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Bodhi Day and Sleep Deprivation

matthewmartinmatthewmartin Amateur BodhisattvaSuburbs of Mt Meru Veteran
I was reading up on Buddhist holiday's looking for some I can celebrate, I found Bodhi Day, Dec 8, Japanese holiday where people often stay up all night to replicate Gautama's famous night.

Here is an article that says sleep deprivation causes a burst of giddy euphoria, maybe caused by surplus of dopamine.
http://greatist.com/happiness/all-night-just-how-bad-are-all-nighters

It makes one wonder if the historical Buddha felt enlightened because he was up all night & was giddy from sleep deprivation.

Anyone try an all nighter and how well does one bounce back afterwards? I might be enlightened, but I'll still have to go to work Monday the 9th.

cvalue

Comments

  • I have put in many all nighters during my fishing career. Staying up for 24 hrs is easy. But if you have to work the next day, then you are into thirty or more hrs. You might need 12 hrs in bed to recover. It could wreck the rest of your week, depending on what kind of work you do. Probably not worth it.
  • genkakugenkaku Northampton, Mass. U.S.A. Veteran
    edited October 2013
    I once went to a Rohatsu sesshin -- the seven days leading up to Dec. 8. Each night ran 15 minutes later than the night before ... until the last night, when people were free to go through the night or not. But I had a problem: I was an apartment painter and had a job during the week. So I could make it to morning sittings starting around 5. And I could make it to evening sittings starting around 6 p.m. But in between I had to work. I was scared I would run out of energy, getting up around 3:30, attending morning sittings, going to work for 8 hours, running home for a shower, going to evening sittings and then getting home once again at progressively later hours each night ... only to get up once again at 3:30. I thought I might turn into a basket case.

    Nothing could have been further from the truth. As the week progressed, I found myself with MORE energy ... maybe because I was running on dopamine, I don't know. Sitting all the way through the last night was not especially hard. I did not fall asleep. And when it was all over and I could sleep eight hours if I wanted to, there were several days when I couldn't imagine why I had ever slept for such an extended period.

    Just my experience.
    riverflowmatthewmartinYishai
  • ToshTosh Veteran
    I've suffered with sleep deprivation during many occasions in the army; particularly during operations where this could go on for many days.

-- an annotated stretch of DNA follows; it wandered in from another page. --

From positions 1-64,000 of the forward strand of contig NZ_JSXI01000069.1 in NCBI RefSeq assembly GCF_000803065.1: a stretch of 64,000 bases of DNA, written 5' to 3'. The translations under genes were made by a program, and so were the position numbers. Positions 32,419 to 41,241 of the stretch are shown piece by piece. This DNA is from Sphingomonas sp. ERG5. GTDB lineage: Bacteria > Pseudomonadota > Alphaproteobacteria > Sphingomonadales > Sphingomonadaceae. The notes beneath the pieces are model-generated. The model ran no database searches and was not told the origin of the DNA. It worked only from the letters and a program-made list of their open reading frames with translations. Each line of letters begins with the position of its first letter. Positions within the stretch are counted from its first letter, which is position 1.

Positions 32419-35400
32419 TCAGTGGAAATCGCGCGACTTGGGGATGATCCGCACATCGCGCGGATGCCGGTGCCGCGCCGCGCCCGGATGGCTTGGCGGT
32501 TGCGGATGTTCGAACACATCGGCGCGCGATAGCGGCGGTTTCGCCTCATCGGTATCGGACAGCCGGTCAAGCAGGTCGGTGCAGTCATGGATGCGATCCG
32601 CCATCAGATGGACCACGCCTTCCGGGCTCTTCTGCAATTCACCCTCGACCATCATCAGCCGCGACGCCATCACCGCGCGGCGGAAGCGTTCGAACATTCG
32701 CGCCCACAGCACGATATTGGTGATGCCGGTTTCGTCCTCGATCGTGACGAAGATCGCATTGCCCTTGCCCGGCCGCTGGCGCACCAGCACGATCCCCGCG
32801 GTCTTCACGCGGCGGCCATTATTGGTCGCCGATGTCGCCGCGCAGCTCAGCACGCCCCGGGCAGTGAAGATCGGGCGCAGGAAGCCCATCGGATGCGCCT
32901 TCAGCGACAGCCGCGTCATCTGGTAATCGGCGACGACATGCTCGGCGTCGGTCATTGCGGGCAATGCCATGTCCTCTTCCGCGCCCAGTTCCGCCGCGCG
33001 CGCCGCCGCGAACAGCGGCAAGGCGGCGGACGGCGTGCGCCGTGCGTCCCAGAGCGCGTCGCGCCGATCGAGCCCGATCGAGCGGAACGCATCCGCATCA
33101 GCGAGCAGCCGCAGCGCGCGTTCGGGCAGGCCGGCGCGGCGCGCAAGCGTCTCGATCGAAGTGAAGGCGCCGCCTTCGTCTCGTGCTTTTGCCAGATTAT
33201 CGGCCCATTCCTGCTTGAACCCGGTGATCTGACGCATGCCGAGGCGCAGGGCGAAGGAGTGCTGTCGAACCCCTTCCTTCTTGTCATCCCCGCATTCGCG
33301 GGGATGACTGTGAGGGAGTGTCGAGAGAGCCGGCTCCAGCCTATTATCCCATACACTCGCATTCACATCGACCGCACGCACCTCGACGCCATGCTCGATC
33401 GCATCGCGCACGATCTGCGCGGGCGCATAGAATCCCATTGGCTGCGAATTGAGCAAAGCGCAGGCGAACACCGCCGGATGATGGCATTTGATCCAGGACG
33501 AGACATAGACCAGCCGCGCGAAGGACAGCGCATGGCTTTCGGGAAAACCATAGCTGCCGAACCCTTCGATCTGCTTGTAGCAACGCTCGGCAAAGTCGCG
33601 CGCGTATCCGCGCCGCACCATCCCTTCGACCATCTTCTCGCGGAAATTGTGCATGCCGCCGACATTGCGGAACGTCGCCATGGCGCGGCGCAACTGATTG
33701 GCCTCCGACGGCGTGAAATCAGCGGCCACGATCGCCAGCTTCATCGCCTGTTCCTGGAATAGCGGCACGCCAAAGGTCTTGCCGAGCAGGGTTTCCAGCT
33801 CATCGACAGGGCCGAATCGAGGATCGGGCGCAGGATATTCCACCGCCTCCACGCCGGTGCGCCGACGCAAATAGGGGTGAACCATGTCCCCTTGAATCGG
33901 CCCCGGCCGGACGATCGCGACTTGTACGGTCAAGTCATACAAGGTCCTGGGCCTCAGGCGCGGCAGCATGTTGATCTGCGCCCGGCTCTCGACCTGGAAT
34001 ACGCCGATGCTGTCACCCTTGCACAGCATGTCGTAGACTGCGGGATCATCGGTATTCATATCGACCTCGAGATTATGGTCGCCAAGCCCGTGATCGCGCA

It just made me tired and grumpy mostly; though I've hallucinated once; I thought I saw a brilliant meteor storm, but no-one else saw it - so I guess it didn't happen.
    matthewmartinJainarayan
  • Tosh said:

    I've suffered with sleep deprivation during many occasions in the army; particularly during operations where this could go on for many days.

    It just made me tired and grumpy mostly; though I've hallucinated once; I thought I saw a brilliant meteor storm, but no-one else saw it - so I guess it didn't happen.

    I've done 27 and 40 hour shifts with no sleep, restoring and rebuilding crashed mainframe systems. What I saw after that were visions also... visions of getting out of this accursed field of IT! :grumble:
    matthewmartinYishaicvalueTosh
  • matthewmartinmatthewmartin Amateur Bodhisattva Suburbs of Mt Meru Veteran
    I'm going to do it. I'll celebrate it on Friday December 6th. It's not like anyone else I know is Buddhist & needs to co-ordinate with me.

    In case anyone else is celebrating Bodhi Night, here was the most useful article I've found so far:

    http://www.webmd.com/sleep-disorders/features/how-to-stay-awake-after-all-nighter

    Don't drive the evening after Bodhi day, you might go from nirvana to parinirvana faster than you'd planned.
    Tosh

  • Here is an article that says sleep deprivation causes a burst of giddy euphoria, maybe caused by surplus of dopamine.
    http://greatist.com/happiness/all-night-just-how-bad-are-all-nighters

    It makes one wonder if the historical Buddha felt enlightened because he was up all night & was giddy from sleep deprivation.



    If it is the effect of dopamine, the effect most probably wears off. Enligtenment is not a feeling of euphoria, I suppose. Otherwise, one does not have to work hard for you. Just get some grass would do.
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